“The true meaning of life is to plant trees under whose shade you do not expect to sit.”
– Pioneer Nelson Henderson, to his son on graduation day
My kids were excited when I told them I had brought something home in the back of my old Ford truck for each of them. Something that was living but couldn’t move around. Something green. Something that could grow.
They were not impressed when I produced two maple saplings that I’d dug from the yard at our property near Shepherdstown. They probably had had imaginings of some amorphous amphibian swamp dwellers they could feed slugs and lightning bugs. In our backyard terrarium, we had accumulated during the summer months a population of frogs, pollywogs, toads, snails and such. So the children are accustomed to the more lively of nature’s specimens. (In acknowledgment of mother’s aversions, we left afield two ring-necked snakes and a garter snake.)
But these were just trees – a couple of lanky upstarts that had managed to grow for two years undetected. As I pulled them up, though, I was impressed at how intact the root masses were. And it was as easy to set them aside and later wrap the roots in a wet paper towel as it was to toss them in the wheelbarrow to be dumped at the back of the property. So I kept them aside for planting in our back yard.
So often lately I find myself doing chores, turning my energy to tasks that, really, will be of more tangible benefit to others than to myself. It’s possible I might (though my wife could disagree) finally be growing up a little. As my son and his little sister and I planted and watered the maple trees, I had mentioned these would make “good shade trees.” My son noted they were a little small for that. My reply was that his own children would probably get more shade from them than we will. This, of course, was a mind-blowing declaration for Oliver. Youth desires immediate gratification.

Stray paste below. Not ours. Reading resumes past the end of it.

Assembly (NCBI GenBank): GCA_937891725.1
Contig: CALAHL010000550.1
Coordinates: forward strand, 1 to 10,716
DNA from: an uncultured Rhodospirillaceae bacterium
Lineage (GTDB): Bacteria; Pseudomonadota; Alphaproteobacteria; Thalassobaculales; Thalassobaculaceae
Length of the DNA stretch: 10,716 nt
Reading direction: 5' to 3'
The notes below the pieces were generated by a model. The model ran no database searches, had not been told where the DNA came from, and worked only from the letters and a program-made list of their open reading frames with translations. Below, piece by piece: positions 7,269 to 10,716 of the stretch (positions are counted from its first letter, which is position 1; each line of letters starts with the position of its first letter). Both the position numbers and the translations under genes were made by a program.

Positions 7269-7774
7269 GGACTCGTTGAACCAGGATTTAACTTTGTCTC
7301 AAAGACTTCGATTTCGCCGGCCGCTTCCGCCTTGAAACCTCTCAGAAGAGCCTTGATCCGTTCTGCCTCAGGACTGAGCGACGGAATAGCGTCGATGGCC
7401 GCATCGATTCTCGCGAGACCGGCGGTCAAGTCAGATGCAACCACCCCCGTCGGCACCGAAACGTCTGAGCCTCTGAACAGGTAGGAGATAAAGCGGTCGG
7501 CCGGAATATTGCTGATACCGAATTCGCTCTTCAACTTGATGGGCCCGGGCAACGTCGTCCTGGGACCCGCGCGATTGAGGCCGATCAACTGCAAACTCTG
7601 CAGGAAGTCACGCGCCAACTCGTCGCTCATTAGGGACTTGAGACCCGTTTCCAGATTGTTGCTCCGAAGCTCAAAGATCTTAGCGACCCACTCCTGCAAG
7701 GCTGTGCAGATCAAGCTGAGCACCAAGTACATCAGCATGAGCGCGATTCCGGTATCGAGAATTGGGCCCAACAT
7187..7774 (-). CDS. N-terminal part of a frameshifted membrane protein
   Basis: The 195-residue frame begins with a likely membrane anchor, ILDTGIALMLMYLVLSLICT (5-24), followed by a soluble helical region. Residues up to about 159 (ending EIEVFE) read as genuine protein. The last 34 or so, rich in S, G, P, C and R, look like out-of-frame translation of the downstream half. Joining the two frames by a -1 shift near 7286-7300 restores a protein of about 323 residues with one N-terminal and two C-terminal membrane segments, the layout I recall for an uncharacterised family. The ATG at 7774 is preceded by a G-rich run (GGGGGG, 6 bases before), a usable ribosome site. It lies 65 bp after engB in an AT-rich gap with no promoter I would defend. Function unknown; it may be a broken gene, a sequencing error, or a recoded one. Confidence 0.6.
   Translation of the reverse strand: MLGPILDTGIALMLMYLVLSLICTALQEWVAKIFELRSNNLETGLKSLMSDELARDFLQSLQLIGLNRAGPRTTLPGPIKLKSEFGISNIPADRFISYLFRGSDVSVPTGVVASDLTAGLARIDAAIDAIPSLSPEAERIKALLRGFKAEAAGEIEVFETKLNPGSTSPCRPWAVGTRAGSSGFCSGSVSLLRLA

You have come to a point in life where, as you do your daily tasks and decide how to invest your time, you ask yourself “Will this matter in 10 years?” That perspective certainly makes it easier to decide, as Bob Seger aptly puts it, “what to leave in, what to leave out.”
Much of this introspection comes from trips to our family hunting and fishing camp in Webster County where my father and brother and countless volunteers and I have been toiling over an addition to the small, one-room poplar log cabin. The family has outgrown the space.
For 30 years we’ve managed pretty well to enjoy ourselves by bunking together (and sometimes pitching tents). But with the combined family members across three generations now totaling more than a baker’s dozen, and grandchildren reaching prime hunting and fishing ages, it’s time to grow.
The growth process has been hard labor, though. Dad wants to honor the authenticity of the original structure and build something that generations of the family will enjoy. That’s why he decided to deconstruct a two-story circa-1850s hewn log structure, transport it from Ohio to West Virginia, and rebuild it.
Through the sweat and the mud and the bouts of lumbago, my brother and I have muttered “Why? … He’s obsessed! … What’s wrong with 2-by-4s and siding?”
But now I know why. In 10 more years, Dad might not be able to work as hard as he does now. He’s taking the long view, putting in the most time and the greatest effort only on the worthiest of pursuits.
I’m starting to enjoy those pursuits that will outlast me – planting maple trees, teaching the little ones about nature. Still, part of the motivation is egocentric legacy building. “What will the kids remember about me?”
As a parent, you always hope that what you’re passing down is the best of yourself, and that your less endearing moments will somehow be forgotten or outshone by the good lessons you tried to teach, the happy times and great adventures that were had, what was planted, the structures that were built.
– Dan Friend is a high school English teacher and former Eastern Panhandle newspaperman who grew up in central West Virginia